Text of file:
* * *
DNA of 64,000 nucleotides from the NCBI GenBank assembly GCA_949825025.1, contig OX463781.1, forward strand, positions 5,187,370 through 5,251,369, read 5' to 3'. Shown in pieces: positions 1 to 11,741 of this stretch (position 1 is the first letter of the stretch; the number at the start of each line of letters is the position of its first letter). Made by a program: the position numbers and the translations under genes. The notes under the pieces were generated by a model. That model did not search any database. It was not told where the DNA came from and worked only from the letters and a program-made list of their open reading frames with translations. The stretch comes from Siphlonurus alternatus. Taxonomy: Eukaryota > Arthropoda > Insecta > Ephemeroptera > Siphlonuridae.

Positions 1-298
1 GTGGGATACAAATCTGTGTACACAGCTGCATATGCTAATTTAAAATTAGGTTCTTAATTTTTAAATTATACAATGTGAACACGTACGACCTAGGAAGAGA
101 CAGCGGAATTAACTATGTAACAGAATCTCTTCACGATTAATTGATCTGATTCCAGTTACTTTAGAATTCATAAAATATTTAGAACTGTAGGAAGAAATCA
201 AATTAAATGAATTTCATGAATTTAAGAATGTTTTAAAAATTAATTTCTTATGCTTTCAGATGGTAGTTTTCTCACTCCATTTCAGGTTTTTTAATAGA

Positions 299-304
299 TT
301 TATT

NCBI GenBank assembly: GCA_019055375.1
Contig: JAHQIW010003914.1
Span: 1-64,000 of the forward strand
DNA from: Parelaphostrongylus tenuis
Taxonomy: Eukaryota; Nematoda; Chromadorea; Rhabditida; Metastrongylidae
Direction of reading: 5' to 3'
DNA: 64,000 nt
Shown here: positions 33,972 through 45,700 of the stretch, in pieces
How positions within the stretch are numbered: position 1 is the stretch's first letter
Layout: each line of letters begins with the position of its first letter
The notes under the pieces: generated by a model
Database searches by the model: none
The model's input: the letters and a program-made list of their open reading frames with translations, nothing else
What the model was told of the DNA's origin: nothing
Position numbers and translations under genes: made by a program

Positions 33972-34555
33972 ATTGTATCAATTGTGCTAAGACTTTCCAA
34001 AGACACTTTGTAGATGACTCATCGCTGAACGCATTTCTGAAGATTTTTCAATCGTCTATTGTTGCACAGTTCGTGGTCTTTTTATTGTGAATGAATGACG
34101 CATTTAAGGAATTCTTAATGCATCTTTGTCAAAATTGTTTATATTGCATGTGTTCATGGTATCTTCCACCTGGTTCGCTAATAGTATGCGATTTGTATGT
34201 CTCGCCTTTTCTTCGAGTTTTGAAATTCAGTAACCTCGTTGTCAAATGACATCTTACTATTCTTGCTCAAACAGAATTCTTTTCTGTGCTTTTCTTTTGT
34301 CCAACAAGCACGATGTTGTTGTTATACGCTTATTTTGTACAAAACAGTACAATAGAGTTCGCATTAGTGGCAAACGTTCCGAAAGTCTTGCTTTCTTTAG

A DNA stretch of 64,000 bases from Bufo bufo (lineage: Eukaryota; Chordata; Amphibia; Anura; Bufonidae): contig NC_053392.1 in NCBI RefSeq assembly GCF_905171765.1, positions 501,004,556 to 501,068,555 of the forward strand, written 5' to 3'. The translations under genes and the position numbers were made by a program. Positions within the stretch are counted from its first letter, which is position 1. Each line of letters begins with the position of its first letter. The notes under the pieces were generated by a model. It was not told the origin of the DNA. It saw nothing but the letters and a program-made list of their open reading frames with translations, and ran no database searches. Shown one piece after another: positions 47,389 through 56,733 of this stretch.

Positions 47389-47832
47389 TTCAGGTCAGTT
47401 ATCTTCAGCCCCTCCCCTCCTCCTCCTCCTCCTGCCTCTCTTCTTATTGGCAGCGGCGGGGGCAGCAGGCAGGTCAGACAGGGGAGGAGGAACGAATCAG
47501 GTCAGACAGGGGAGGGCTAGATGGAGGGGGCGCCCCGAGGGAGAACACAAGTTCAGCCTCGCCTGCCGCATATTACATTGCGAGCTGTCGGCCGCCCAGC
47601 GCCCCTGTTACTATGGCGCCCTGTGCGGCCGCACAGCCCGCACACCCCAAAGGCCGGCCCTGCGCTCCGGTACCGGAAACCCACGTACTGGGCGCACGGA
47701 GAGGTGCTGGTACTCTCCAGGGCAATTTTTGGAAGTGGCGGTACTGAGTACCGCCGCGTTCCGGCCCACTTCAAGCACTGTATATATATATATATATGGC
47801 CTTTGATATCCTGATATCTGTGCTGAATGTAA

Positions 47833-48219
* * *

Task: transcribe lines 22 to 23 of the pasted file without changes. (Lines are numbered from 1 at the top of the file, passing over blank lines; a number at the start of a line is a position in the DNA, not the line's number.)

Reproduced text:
What the model was told of the DNA's origin: nothing
Position numbers and translations under genes: made by a program